The South African Reserve Bank (SARB) does not currently see the need for special regulations to deal with payment systems being built into WeChat, WhatsApp, and Facebook.
This comes after the SARB announced its intention to review its stance on cryptocurrencies earlier this year.
When asked whether it will conduct a similar review for payment systems making their way into social media services, the SARB said it has adopted the Financial Stability Board definition of “fintech”.
“[Fintech is] technologically-enabled financial innovation that can result in new business models, applications, processes, products, or services with an associated material effect on financial markets and institutions, and the provision of financial services,” the SARB told MyBroadband.
Based on its initial analysis, the innovations from Facebook and WeChat do not fit that definition.
Where distributed ledger technologies like Bitcoin open a new frontier, those from social media companies use existing infrastructure such as card payment systems.
“These innovations do not fundamentally change existing business models, and are therefore evaluated through existing regulatory frameworks.”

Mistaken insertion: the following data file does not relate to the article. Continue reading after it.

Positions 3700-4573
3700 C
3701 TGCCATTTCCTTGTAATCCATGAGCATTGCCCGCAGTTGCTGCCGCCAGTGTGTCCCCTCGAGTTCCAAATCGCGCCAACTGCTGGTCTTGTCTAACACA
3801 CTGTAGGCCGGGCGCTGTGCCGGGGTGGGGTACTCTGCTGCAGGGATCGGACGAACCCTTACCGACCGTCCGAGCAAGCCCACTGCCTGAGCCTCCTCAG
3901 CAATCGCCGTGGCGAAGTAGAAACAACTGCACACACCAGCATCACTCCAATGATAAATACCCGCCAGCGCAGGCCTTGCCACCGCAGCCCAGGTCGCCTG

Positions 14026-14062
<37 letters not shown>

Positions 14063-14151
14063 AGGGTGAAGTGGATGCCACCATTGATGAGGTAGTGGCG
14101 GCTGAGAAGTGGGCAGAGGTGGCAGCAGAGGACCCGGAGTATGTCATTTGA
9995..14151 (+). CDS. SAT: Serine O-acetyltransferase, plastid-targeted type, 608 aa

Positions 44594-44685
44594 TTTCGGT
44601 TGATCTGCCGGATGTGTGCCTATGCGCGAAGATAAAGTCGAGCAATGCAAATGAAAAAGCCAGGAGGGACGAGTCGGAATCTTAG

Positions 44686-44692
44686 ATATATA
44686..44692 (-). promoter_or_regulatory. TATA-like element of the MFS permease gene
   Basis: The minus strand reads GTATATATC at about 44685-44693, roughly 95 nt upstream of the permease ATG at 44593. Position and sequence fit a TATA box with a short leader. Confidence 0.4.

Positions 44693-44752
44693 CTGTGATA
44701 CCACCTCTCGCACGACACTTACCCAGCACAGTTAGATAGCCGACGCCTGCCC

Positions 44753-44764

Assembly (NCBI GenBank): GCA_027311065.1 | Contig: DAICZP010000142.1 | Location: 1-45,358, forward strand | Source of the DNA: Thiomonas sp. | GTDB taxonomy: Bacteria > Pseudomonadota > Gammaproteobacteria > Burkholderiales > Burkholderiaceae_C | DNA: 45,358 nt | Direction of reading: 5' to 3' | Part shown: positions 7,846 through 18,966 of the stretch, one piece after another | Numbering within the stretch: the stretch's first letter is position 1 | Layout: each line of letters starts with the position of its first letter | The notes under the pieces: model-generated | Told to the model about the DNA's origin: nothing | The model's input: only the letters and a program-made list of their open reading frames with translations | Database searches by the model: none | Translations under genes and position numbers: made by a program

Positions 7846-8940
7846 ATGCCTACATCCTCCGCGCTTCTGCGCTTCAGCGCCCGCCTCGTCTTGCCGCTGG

Experimenting with blockchain
In addition to conducting a review as part of the Intergovernmental Fintech Working Group, the SARB also plans to experiment with distributed ledger technologies through Project Khokha.
Its goal with the initiative is to replicate interbank clearing which currently runs on the South African Multiple Option Settlement system.
The SARB has partnered with Consensys to implement a permissioned blockchain called Quorum, which is based on Ethereum, for this.
Eight banks have signalled interest in being nodes on the network and tests of the system have begun.
The test is intended to allow the SARB and the banking industry to assess the potential benefits of distributed ledger technologies in collaboration with one another.